clepsydra

noun
clep·sy·dra | \ˈklep-sə-drə \
plural clepsydras or clepsydrae\-ˌdrē, -ˌdrī \

Definition of clepsydra 

Did You Know?

In ancient times the sun was used to measure time during the day, but sundials weren't much help after dark, so peoples around the world invented clocks that used dripping water to mark the hours. In one kind of water clock, possibly invented by the Chaldeans, a vessel was filled with water that was allowed to escape through a hole. The vessel's inside was marked with graduated lines, and the time was read by measuring the level of the remaining water. The ancient Greeks called their water clocks "klepsydra" ("water thief"), which comes from "kleptein" ("to steal") and "hydōr" ("water"). English speakers stole "clepsydra" from the Greeks in the 16th century, but actual water clocks have become increasingly rare.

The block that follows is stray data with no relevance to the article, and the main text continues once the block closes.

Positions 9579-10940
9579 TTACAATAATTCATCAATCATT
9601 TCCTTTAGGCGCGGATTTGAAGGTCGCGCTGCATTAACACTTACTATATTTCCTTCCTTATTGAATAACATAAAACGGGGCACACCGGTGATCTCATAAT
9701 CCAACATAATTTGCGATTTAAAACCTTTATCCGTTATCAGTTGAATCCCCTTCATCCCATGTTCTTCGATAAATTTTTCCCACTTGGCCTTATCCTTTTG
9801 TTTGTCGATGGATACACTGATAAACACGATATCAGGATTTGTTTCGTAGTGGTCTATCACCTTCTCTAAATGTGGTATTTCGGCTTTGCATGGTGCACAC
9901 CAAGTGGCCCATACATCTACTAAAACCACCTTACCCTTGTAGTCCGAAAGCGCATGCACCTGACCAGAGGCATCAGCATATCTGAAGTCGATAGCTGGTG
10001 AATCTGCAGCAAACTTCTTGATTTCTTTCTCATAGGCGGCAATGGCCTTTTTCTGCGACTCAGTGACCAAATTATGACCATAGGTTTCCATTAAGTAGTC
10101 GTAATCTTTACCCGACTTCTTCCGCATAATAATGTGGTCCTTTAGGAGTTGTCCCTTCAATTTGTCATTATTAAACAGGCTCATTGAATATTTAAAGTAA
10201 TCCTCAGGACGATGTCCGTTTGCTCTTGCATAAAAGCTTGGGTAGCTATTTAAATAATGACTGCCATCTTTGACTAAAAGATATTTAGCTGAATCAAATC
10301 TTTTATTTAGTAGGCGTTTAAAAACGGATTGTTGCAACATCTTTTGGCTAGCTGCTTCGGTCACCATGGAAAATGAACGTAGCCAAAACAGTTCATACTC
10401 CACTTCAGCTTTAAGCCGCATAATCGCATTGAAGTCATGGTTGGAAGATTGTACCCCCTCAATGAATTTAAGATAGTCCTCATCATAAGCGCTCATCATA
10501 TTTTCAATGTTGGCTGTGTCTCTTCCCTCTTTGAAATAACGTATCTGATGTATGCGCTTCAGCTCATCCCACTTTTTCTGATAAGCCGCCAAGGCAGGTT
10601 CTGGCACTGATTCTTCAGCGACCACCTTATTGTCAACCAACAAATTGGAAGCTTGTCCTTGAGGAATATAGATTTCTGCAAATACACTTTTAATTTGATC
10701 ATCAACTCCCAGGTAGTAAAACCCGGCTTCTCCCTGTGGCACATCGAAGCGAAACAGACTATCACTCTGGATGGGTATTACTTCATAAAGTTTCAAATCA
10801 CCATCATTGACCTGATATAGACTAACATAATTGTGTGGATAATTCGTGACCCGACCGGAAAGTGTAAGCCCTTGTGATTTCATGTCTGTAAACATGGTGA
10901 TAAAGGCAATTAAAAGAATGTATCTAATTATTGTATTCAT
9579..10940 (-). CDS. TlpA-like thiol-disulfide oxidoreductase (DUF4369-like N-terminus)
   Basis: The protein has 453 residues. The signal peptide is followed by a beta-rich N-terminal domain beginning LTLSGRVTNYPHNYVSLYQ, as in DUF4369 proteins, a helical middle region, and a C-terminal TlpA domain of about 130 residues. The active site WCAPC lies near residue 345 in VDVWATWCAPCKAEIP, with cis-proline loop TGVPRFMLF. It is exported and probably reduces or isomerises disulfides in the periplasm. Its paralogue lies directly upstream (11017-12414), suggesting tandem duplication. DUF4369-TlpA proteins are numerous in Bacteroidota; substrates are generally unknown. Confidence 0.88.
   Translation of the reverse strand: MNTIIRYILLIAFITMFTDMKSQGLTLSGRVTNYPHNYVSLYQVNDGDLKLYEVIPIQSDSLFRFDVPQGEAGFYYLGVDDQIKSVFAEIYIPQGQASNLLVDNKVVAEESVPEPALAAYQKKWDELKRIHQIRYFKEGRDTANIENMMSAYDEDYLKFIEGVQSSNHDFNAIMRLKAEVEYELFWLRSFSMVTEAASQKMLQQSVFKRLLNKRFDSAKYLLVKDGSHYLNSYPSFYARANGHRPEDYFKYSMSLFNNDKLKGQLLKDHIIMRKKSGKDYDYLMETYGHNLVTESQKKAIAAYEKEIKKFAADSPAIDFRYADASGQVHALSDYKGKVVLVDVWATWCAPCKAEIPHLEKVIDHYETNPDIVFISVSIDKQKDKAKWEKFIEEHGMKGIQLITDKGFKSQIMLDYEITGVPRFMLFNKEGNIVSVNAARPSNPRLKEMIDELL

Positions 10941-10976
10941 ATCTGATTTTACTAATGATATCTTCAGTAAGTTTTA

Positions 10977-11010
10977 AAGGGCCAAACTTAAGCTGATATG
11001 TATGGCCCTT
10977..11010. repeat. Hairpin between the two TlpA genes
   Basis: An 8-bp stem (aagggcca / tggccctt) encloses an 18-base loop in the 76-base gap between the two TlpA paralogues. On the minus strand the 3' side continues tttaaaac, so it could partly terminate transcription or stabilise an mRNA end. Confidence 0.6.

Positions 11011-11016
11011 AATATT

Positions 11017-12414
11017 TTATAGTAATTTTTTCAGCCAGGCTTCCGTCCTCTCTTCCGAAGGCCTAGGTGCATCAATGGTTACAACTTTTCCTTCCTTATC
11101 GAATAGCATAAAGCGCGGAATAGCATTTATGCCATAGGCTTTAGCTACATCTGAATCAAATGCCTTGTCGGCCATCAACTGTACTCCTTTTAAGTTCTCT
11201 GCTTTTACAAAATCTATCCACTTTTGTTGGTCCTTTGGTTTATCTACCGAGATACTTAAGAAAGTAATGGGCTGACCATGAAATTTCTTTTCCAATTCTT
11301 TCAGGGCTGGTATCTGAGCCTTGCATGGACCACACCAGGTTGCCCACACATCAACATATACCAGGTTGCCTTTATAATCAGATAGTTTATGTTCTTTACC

First Known Use of clepsydra

1580, in the meaning defined above

History and Etymology for clepsydra

Latin, from Greek klepsydra, from kleptein to steal + hydōr water — more at klept-, water

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Dictionary Entries near clepsydra

clepe

clepht

Clepsine

clepsydra

cleptobiosis

cleptomania

clerestoried

Statistics for clepsydra

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Time Traveler for clepsydra

The first known use of clepsydra was in 1580

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More from Merriam-Webster on clepsydra

Britannica.com: Encyclopedia article about clepsydra

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